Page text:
When you vote (if you haven’t already), you’ll get to have your say on Dallas ISD’s proposed $3.7 billion bond program, the largest in state history. It’s a lot of money. And it is all needed. There are actually five propositions listed on the ballot as A through E. The Dallas Morning News endorses each one (though C through E get only “tempered” support). You should listen to the News. They’ve got it right. On the ballot you’ll also find some legally required language saying, “This is a tax increase.” That’s a goofy notion that you should ignore. If the bond is passed, the district’s property tax rate will not increase.
Here’s the short of it: DISD is the fastest improving urban district in the state. It is doing great work. Yet compared to other North Texas districts, it doesn’t have enough money to spend on its aging facilities (in terms of property taxes per student dedicated to buildings, DISD ranks 24th in the area). And right now we have a generational opportunity to borrow money at low rates (DISD can save about $800 million in interest payments if it can issue bonds now).
I learned this stuff from a presentation given yesterday to some of the D Magazine staff by folks trying to get the bond program passed: Todd Williams of Commit, DISD trustees Miguel Solis and Karla Garcia, and the Dallas Regional Chamber’s Drex Owusu (who is co-chair of the bond steering committee). One of the slides in their PowerPoint deck showed the community leaders who endorse the bond election. To list a few:
Ron Kirk (former mayor)
Mike Rawlings (former mayor)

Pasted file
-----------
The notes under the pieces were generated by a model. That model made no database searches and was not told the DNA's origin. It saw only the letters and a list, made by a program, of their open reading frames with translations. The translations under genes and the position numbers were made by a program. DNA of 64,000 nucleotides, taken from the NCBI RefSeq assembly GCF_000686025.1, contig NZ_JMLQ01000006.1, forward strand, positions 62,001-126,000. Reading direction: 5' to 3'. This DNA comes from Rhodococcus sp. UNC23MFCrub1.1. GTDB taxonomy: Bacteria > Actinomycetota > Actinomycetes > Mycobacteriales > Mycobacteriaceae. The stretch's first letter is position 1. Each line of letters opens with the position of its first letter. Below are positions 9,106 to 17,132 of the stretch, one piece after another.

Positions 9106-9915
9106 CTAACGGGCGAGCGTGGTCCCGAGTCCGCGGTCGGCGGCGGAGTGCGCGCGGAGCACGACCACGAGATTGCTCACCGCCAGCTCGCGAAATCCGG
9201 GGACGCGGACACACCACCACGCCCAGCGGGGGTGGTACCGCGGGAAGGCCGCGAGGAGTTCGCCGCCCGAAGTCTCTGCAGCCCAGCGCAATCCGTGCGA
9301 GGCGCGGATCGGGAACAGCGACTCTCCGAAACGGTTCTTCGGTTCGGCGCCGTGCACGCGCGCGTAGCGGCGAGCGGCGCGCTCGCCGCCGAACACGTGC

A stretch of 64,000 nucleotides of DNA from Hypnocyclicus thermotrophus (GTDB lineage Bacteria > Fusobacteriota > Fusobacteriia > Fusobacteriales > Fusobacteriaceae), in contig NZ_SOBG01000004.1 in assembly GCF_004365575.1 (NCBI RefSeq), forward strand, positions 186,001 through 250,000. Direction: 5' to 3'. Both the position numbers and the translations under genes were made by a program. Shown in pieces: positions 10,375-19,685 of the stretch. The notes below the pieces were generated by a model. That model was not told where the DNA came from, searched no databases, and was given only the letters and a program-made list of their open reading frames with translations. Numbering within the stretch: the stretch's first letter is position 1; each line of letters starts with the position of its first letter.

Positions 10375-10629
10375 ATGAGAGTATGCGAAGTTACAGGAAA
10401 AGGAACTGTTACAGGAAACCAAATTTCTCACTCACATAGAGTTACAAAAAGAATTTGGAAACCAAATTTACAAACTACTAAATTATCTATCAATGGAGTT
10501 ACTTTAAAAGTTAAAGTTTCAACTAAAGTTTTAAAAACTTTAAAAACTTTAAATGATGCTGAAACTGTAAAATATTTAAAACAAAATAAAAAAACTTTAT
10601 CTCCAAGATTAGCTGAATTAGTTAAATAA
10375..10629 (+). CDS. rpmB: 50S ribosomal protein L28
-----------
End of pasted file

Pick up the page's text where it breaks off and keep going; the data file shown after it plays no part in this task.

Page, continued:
Larry James (CitySquare)
Fred Perpall (Dallas Citizens Council)
Susan Hoff (United Way)
Rafael Anchia (state rep)
Laurie Larrea (Workforce Solutions)
George Mason (Wilshire Baptist)
Bob Mong (UNT Dallas)
Looking at the slide, I asked if a mistake had been made. Where was Eric Johnson? Todd Williams told me that the mayor had said he wouldn’t endorse the bond because he had a conflict of interest, given that he’s a bond lawyer. Shortly after being elected mayor, you’ll recall, he was named a partner at Locke Lord. I asked Solis and Garcia if Locke Lord was handling the bond for DISD. No, it is not.
So I emailed Tristan Hallman, the mayor’s chief of policy and communications. Hallman told me two things that don’t make sense. First, he pointed out that the mayor has made no endorsements in this election cycle. As I told Hallman, endorsing a politician in a partisan race isn’t the same thing as endorsing a badly needed bond program.
Second, and more troubling, Hallman said the mayor has no conflict of interest here. Rather, he “wants to avoid even the appearance of a conflict because he is a bond attorney.”
Let that sink in.
If you follow the mayor’s logic, one of two things needs to happen. Either he needs to step down as mayor, or he needs to quit his side gig at Locke Lord.
How can a partner at a large public finance law firm serve as the mayor of a city and avoid the appearance of a conflict of interest? He can’t. Locke Lord, by the way, represents the Dallas Police and Fire Pension System, the city’s Employee Retirement Fund, and the North Texas Tollway Authority.
When the mayor took the job at Locke Lord, the firm’s deputy managing partner, Whit Roberts, said, “The mayor has said that his service to the residents of Dallas comes first, and we fully understand that.” That turns out not to be true. With this important bond election, the mayor’s lawyer job is preventing him from serving the citizens of Dallas.
In our city-manager, weak-mayor system of government, Eric Johnson has just one vote on the City Council. His most powerful instrument, then, in leading the city is the bully pulpit. He can get out there and tell citizens what he thinks. If the mayor wanted to serve the residents of Dallas, he would show leadership on the DISD program. Heck, maybe he thinks the bond is bad for Dallas. It’s one or the other, right? Either we should vote for it, or we should vote against it. The mayor’s voice in that discussion would help the city decide which is the best course forward.
But Mayor Eric Johnson, Esq., has decided to remain silent. And that silence speaks volumes.